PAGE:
Logging is the process of harvesting trees, sawing them into appropriate
lengths (bucking) and transporting them (skidding) to a sawmill. The
different phases of this process vary with local conditions and technology.
In colder regions, trees are felled by axe in winter and transported by a
sledge drawn by oxen, mules, or horses to a frozen river. After the spring
thaw, the logs are floated down the river to the sawmills.
In the 19th century logging was a hand process. But today, in some parts of
the world it has been mechanized, trees are felled by crosscut saw or
power-driven chain saw. Even trees of relatively young plantations are
felled by a machine that cuts the entire tree in one bite. Trees are then
cut into standard lengths and skidded to the mill by truck or tractor or
conveyed to a central point by cable, either high above the ground
(high-lead and overhead skidding) or along the ground (ground line
skidding). Helicopters and balloons are also used to transport logs.
Local conditions may dictate uncommon logging methods. In India, teakwood
trees are felled by girdling (making a circular cut around the tree through
the outer bark and cortex to interrupt the circulation of water and
nutrients) and harvested several years later. Then, as is also common in
Nigeria, they may be floated down the river by raft. In several Asian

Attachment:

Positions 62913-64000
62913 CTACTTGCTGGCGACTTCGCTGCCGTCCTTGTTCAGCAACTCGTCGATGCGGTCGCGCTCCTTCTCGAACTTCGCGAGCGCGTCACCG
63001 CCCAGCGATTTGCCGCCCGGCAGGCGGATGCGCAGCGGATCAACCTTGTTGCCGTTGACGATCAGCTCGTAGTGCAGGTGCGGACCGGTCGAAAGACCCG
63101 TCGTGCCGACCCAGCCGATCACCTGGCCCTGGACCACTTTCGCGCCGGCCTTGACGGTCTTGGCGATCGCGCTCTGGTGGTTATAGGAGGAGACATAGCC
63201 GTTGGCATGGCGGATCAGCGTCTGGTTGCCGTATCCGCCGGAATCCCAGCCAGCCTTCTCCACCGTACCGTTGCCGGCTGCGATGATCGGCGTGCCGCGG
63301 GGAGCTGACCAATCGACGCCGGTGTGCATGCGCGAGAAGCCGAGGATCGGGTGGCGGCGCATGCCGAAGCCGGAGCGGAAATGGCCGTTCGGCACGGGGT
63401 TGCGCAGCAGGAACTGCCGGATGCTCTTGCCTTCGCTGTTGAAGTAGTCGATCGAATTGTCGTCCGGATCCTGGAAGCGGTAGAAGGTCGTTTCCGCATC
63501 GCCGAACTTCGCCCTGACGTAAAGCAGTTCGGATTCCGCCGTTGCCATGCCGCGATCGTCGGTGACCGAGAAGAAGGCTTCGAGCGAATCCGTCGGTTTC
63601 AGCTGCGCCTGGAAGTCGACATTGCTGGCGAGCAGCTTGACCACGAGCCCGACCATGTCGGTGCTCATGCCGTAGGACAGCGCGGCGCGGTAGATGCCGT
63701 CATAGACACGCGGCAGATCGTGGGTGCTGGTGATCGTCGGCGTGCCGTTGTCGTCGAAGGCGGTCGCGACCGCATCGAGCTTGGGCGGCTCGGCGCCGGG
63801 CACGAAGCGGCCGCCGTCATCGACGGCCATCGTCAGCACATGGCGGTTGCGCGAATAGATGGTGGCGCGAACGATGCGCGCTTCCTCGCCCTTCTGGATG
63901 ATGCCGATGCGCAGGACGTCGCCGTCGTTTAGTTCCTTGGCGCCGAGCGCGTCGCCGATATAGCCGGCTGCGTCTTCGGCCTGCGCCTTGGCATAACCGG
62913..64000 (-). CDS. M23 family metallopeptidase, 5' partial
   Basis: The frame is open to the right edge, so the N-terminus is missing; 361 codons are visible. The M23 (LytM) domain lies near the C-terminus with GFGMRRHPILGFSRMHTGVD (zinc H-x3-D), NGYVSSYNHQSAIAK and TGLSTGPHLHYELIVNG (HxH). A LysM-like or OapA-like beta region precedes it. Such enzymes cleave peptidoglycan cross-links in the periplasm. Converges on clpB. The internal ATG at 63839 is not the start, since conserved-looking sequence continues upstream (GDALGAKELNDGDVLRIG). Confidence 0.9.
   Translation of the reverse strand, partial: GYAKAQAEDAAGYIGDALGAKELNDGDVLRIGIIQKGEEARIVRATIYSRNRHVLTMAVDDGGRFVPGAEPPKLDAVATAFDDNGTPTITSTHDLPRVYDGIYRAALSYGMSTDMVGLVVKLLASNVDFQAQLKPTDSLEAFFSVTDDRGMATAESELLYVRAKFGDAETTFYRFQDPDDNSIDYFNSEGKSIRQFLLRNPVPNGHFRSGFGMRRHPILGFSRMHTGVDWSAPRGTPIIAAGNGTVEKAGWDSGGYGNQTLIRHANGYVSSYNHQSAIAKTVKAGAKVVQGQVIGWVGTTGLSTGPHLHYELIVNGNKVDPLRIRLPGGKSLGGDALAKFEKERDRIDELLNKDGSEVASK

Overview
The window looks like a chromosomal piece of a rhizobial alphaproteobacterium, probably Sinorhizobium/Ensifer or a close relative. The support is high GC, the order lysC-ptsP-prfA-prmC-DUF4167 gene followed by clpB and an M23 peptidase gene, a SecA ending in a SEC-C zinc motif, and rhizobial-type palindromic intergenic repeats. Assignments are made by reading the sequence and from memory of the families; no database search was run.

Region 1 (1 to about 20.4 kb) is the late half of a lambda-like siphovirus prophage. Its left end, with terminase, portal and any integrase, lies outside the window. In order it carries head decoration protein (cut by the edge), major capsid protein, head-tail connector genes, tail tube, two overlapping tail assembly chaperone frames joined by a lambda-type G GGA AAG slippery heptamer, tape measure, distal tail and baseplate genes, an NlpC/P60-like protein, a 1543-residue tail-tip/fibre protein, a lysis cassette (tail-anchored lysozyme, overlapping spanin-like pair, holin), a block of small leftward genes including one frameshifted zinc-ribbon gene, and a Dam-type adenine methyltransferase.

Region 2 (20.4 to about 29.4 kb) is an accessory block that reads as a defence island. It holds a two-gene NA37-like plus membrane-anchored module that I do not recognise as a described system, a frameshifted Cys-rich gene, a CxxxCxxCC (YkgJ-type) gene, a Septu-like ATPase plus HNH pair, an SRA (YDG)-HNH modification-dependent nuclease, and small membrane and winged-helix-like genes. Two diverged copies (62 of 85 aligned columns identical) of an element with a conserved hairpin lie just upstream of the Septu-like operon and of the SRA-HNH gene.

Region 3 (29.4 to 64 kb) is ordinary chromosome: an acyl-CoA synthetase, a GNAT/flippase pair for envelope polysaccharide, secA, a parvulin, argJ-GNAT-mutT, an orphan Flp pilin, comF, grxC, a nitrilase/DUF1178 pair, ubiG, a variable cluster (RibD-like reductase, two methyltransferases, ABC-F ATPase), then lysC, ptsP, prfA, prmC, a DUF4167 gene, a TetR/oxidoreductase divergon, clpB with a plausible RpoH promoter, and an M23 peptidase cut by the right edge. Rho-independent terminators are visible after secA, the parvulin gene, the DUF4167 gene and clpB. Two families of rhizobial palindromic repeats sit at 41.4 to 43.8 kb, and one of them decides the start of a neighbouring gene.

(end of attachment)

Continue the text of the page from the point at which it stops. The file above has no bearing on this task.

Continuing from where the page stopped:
countries, timber is transported by elephants.
- formed by gluing wooden boards together
& shaping them up into log forms by machines. These logs have a moisture
content of less than 18%; therefore, they can be coated immediately with a
Kiln or Air Dried Logs
- are dried by air exposure or in kilns. Generally, their moisture content
is below 18%; however after construction, some logs may have moisture
content higher than 18%. Therefore, it is recommended to allow a six months
drying period before applying Sikkens system. If the moisture content of the
log is unknown, follow the application procedure for green logs.
Green, Wolmanized Timber and Pressure Treated Logs
these have a moisture content of 18% or higher. Therefore, they should not
be coated with a solvent borne, film-building coating until the moisture
content has been reduced to 18%, or less. Wolmanized timber or pressure
treated logs have all been treated with various chemicals and forced into
the wood under pressure thereby protecting the wood from fungus and from
rotting. The moisture content of these logs is normally above 18%,
therefore, a minimum drying period of 6 months must be observed before